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Byron Pringle makes his case to play more in the postseason

The third-year wide receiver took advantage of the increased opportunity against the Chargers.

NFL: JAN 03 Chargers at Chiefs Photo by Nick Tre. Smith/Icon Sportswire via Getty Images

In a game dominated by lesser-known players — and in some cases players making their debuts as players for the Kansas City Chiefs — one familiar face put on a show.

Wide receiver Byron Pringle was a huge factor in the Chiefs putting up 21 points in Sunday’s loss to the Los Angeles Chargers. He scored the game’s opening touchdown, saved a deflected pass in the red zone to set up the second and made an effort of breaking four tackles on a big play that directly led to the third score.

He finished the game with four catches on six targets — converting those into 52 yards and the score. He had the longest reception of the day from a wide receiver, while also tacking on an impressive 31-yard kickoff return.

In his post-game press conference, Chiefs head coach Andy Reid made a point to praise Pringle — who has only been back three weeks since an ankle injury that held him out of three games.

“He has really done a nice job all the way through,” Reid said of Pringle. “He was banged up there for a little bit, but ever since he’s been back, he’s really given us good snaps. Today was no different. He’s so physical when he catches and runs — he has a real knack for that, you see it in his returns too.”

We all see it. Pringle feels like a regular contributor because of how big of an impact he makes on each opportunity he gets — even though he sees so few of them. He finished the regular season with only 17 targets and 10 kickoff return opportunities.

In the 11 targets and seven kick returns he saw before Week 17, he made impactful plays:

  • His first catch of the season was a 23-yard reception in Week 5 against the Las Vegas Raiders to set the Chiefs up at the Raiders' 3-yard line with less than a minute remaining in the first half.
  • His next two catches came against the Buffalo Bills in Week 6 — one of them being a 37-yard reception on third-and-12 that helped extend the game-sealing drive. He showed off his intelligence in the scramble drill during one of the game’s most crucial moments.
  • In Week 7, he returned a kickoff 102 yards for a touchdown against the Denver Broncos — the Chiefs’ only kick return score of the season.
  • His fifth catch of the season came on a fake punt against the New York Jets. The 13-yard catch on the Chiefs’ second offensive possession while only leading 7-3 catapulted the team to a blowout victory.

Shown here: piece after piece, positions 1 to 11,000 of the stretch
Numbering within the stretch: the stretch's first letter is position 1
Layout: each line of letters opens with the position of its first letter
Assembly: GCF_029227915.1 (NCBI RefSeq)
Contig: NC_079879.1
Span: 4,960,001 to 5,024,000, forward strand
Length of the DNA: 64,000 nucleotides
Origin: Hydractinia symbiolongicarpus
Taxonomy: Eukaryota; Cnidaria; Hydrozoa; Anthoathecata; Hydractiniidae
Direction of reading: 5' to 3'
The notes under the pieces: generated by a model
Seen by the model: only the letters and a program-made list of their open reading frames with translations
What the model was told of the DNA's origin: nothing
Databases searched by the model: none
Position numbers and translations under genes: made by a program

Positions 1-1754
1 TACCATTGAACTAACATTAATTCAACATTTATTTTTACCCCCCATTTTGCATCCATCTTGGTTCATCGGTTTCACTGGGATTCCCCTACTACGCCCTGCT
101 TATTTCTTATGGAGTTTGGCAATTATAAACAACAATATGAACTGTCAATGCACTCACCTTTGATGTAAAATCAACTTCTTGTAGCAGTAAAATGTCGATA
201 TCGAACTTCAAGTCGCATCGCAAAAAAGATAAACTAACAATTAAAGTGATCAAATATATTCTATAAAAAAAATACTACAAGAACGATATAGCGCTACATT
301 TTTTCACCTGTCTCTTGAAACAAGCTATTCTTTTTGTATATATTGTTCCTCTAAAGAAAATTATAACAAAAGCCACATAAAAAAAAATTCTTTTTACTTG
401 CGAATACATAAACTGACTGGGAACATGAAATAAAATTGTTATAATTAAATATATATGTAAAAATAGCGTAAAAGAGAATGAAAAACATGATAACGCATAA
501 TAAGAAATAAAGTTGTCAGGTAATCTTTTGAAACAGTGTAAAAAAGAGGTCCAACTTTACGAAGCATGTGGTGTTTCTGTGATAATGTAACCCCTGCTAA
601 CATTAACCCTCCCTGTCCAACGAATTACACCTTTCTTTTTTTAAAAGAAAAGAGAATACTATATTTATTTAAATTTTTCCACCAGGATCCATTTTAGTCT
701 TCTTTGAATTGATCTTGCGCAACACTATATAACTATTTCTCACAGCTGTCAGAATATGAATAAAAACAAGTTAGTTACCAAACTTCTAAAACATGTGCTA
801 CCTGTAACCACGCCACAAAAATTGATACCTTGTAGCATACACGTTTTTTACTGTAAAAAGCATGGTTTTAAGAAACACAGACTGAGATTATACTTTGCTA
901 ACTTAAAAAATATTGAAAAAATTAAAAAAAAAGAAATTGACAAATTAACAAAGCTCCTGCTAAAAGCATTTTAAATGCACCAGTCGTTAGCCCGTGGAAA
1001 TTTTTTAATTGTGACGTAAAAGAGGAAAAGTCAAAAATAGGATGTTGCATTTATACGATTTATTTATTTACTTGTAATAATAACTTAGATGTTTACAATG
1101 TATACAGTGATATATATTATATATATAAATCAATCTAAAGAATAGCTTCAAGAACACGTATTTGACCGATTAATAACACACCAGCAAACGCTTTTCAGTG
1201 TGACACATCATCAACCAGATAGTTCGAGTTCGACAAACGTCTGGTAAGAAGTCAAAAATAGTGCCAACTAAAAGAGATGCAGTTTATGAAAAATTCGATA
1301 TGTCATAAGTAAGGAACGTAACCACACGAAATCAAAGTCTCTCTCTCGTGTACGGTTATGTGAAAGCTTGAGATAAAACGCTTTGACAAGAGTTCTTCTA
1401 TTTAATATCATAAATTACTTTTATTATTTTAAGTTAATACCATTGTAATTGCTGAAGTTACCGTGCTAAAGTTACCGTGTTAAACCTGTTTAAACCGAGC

All that doesn’t even factor into the impact he made in 2019 — including a performance (against the Colts in Week 5) of six receptions, 103 yards and a highlight-reel touchdown catch when injuries forced him to play the biggest role of his career.

So that begs an obvious question: why doesn’t Pringle see the ball more?

The likely answer is the impressive depth of the Chiefs’ receiving corps.

Even if coaches are recognizing and respecting Pringle’s impact, it’s hard to get away from feeding the incredibly-talented players ahead of him. Staying patient and ready to make a play at any time — especially when they’re so few and far between — seems like a challenge, but Pringle claims he’s conquered it.

“It’s not difficult,” Pringle answered when asked about being prepared at any moment. “You know you’re a professional, you know you come to work every day, and you never know when your time is going to be called. You got to stay ready, stay mentally ready — and know your assignment when you’re given the opportunity to be out there.”

The noticeable trait of Pringle’s is his physicality when running after the catch. He’s rarely tackled easily — and he usually breaks a few before finally coming down.

“In open space, I like me versus a lot of dudes one-on-one, tackling,” Pringle proclaimed. “I just run with a lot of anger and aggression, because I don’t know when I’m going to get the ball again. I just take full advantage of my opportunity.”

That’s exactly what Pringle has done his entire career: taken advantage of his opportunities. Yet, he did not see any chances in the three postseason games he played with the team last season.

Will Pringle’s latest case for more playing time finally earn him more usage — even when the offense is at full-strength and playing in its most important games?